When the PlayStation 4 launched in 2013, Knack was one of a small handful of exclusives to arrive with Sony's latest console. Unfortunately for Sony, it wasn't met with much acclaim, leaving the fate of the franchise up in the air. Now four years later, Sony's Japan Studio and director/creator Mark Cerny are back with a sequel that improves on the original in a lot of ways. Knack II calls back to the action platformers of Sony's early days, and though it doesn't do anything remarkable, it's a simple and enjoyable escape.

As premises go, Knack II's inoffensive story has a familiar feel to a number of cartoonish action game sequels. There's the mysterious threat from an ancient civilization, the accidental resurgence of said civilization by our heroes, and the quest to undo their mistakes before a greater peril befalls the world. The beats might hit familiar notes, but the execution is better than what we saw in the original Knack.


The characters and world are explored a bit more convincingly, making the stakes feel more honest. Knack himself is still a bit of a lumbering brute that lacks any defining traits beyond being a good hero, but he doesn't feel out of place in this world. Knack II's narrative still feels like that of a mid-tier animated studio's feature, but at least this time around it has more oomph than a direct-to-video sequel.

Knack can string together basic combos, and timing any blocks correctly will deflect incoming attacks back at enemies, provided you're physically larger or of the same size. A leveling system comes along for the ride this time because every single game must have at least some RPG elements in the modern era. It's a good decision though, as players are able to craft a Knack that has more skills at his disposal than those simple combos rather quickly. By the time you reach the midpoint of the story, Knack is a much more formidable hero than anything we saw in the first entry.


The core of Knack II is still getting that polygonal creature to grow to impressive sizes, but there aren't artificial reasons for the character to revert back to his miniaturized form. Knack will almost always start off at around 6' tall, and only shrinks down when you want him to with a press of the R1 button. We definitely had more fun than we should have kicking all the little bits of Knack around when he miniaturized. Reverting is as easy as hitting R1 a second time, though you don't want to get caught in "baby" form while fighting any enemies, as you'll find Knack's journey ends rather easily without his relic-powered largess.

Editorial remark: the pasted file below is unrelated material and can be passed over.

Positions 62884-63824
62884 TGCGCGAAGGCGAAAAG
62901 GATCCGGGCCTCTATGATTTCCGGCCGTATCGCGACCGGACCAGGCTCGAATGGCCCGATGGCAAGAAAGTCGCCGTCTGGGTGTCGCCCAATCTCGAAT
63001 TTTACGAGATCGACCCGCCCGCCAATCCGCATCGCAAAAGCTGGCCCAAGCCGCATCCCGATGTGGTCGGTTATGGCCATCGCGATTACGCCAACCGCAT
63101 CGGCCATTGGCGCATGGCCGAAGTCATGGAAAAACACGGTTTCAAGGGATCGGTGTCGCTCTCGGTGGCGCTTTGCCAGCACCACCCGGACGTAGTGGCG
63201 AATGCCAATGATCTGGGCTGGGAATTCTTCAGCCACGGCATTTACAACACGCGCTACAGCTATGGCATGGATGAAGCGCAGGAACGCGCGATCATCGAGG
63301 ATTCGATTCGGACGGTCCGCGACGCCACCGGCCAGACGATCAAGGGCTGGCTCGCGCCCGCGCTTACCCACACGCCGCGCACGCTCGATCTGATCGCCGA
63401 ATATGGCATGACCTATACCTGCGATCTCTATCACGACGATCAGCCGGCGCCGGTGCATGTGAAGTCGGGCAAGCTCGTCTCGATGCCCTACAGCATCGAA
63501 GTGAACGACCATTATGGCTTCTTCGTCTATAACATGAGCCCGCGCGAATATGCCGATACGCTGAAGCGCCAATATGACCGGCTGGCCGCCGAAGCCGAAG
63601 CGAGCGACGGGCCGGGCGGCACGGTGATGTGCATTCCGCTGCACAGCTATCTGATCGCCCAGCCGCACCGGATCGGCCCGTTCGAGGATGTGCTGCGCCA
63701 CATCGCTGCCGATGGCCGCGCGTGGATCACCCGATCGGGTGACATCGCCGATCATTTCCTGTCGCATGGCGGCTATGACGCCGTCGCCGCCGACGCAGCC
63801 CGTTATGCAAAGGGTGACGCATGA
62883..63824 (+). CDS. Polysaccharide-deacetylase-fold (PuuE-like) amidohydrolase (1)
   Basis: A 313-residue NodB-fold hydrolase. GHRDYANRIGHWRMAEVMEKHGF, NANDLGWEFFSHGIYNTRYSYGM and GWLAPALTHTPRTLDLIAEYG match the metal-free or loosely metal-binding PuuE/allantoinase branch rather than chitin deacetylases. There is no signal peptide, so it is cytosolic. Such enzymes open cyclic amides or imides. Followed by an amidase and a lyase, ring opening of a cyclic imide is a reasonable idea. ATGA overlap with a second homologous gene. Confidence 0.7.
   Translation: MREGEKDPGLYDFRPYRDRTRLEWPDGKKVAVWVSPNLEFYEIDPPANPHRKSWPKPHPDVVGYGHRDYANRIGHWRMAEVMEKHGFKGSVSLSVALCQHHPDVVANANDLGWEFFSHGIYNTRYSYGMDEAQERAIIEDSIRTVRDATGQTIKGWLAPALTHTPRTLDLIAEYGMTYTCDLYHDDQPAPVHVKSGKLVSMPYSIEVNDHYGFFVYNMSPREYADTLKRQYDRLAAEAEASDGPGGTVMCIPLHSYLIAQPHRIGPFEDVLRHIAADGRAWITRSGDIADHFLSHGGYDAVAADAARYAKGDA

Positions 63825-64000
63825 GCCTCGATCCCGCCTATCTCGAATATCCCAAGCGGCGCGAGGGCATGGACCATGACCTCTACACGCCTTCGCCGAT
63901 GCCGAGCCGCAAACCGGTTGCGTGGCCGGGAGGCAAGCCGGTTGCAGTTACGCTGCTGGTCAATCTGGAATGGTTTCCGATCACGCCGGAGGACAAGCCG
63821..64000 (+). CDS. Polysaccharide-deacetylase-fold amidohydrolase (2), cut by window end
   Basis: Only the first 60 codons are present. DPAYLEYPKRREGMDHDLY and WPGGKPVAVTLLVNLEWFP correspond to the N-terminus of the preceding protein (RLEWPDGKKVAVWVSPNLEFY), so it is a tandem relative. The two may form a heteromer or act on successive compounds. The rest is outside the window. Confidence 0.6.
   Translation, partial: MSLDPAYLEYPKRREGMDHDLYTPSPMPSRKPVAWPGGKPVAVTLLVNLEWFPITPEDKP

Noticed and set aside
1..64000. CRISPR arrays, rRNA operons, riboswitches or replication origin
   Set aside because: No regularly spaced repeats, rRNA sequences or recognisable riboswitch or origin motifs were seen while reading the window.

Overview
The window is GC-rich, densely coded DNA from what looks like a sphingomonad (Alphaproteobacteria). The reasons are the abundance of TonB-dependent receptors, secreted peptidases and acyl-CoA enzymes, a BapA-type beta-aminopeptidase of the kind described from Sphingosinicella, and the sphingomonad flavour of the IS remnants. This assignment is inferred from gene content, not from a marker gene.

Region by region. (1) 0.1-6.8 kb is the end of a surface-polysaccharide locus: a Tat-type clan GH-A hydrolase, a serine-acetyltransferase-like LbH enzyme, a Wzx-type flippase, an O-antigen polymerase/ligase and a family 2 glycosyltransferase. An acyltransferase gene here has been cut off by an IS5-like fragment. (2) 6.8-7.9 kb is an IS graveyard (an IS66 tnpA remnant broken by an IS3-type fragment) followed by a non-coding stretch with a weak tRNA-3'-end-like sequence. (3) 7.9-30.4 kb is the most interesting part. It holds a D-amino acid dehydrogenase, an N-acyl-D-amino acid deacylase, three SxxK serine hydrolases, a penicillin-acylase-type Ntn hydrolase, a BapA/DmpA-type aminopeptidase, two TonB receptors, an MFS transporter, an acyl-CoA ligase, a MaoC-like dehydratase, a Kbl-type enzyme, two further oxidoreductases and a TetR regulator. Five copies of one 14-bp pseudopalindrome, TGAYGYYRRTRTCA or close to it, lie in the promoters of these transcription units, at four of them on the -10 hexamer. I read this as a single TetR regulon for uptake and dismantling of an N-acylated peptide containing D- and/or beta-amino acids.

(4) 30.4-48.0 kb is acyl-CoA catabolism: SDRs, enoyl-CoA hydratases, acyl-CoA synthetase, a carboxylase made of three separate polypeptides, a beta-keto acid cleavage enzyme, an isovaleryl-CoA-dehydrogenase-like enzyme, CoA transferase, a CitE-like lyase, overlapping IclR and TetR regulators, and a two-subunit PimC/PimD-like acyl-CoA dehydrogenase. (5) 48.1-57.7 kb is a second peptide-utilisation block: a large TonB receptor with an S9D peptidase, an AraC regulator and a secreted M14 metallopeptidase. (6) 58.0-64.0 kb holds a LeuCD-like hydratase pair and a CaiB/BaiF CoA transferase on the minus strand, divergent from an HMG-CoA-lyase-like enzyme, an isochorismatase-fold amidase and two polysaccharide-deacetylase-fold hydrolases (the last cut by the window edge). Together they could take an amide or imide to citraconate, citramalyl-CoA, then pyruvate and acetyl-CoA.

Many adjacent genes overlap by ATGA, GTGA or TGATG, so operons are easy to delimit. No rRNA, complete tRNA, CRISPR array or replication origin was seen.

The platforming and puzzle-solving elements all make efficient use of Knack's size manipulation, with gameplay constantly requiring you to alter Knack's height to keep stages from feeling too samey. Knack II is at its best when the puzzles require this shifting back and forth to complete, tasking players with more thoughtfulness than merely flicking a switch or moving a box to the right spot. It's also the only way to find some of Knack II's hidden secrets, like gadget parts you can find and assemble to give Knack passive abilities. These abilities, like immediately respawning after falling, do make an impact over the long haul, even if you don't seem to see the benefits right away.


Cooperative play is included this time too, and it certainly works. A second player can drop in or out of your game at any point, with the only real advantage being special combo moves in combat that make taking on larger numbers of foes more manageable. Not that Knack II's combat ever becomes overwhelming, but having a second set of particle-powered hands and legs around can come in handy. Platforming is a bit more chaotic, but if anyone ever gets left behind, the game warps that player to the other a few seconds later.

Consequences aren't very dire in Knack II, and dying only sets you back a little bit. The checkpoint system is rather generous, respawning you back at the start of just about every room you entered or puzzle you attempted. Any pressure from having to perform to the utmost of your ability is removed, and that can take away some of the drive to enjoy what Knack II is offering. Without Knack II truly keeping you on your toes, it's easy to fall into a bit of a zen state while playing, which detracts from the overall experience. Games that put a little pressure on the player keep you invested, and though Knack II has a number of difficulty settings for players of all skill sets, you're never truly overmatched on any of them.


Knack II is more engaging than its predecessor, but there's still not much about this franchise that can make it one of Sony's defining original properties. This sequel is an easy game to enjoy, but Knack II fades from memory just as fast as the character can shift between forms. It takes a little while to get used to Knack II's old school sensibilities, like the fixed camera and simplified control scheme. Once you settle in, Knack II feels like hanging out with an old pal you casually accepted a friend request from on Facebook for the sake of old times. You won't be going to a movie together any time soon, but you don't mind the endless updates about their kids on social media.

This review was completed using a copy of Knack II provided by the publisher for PlayStation 4.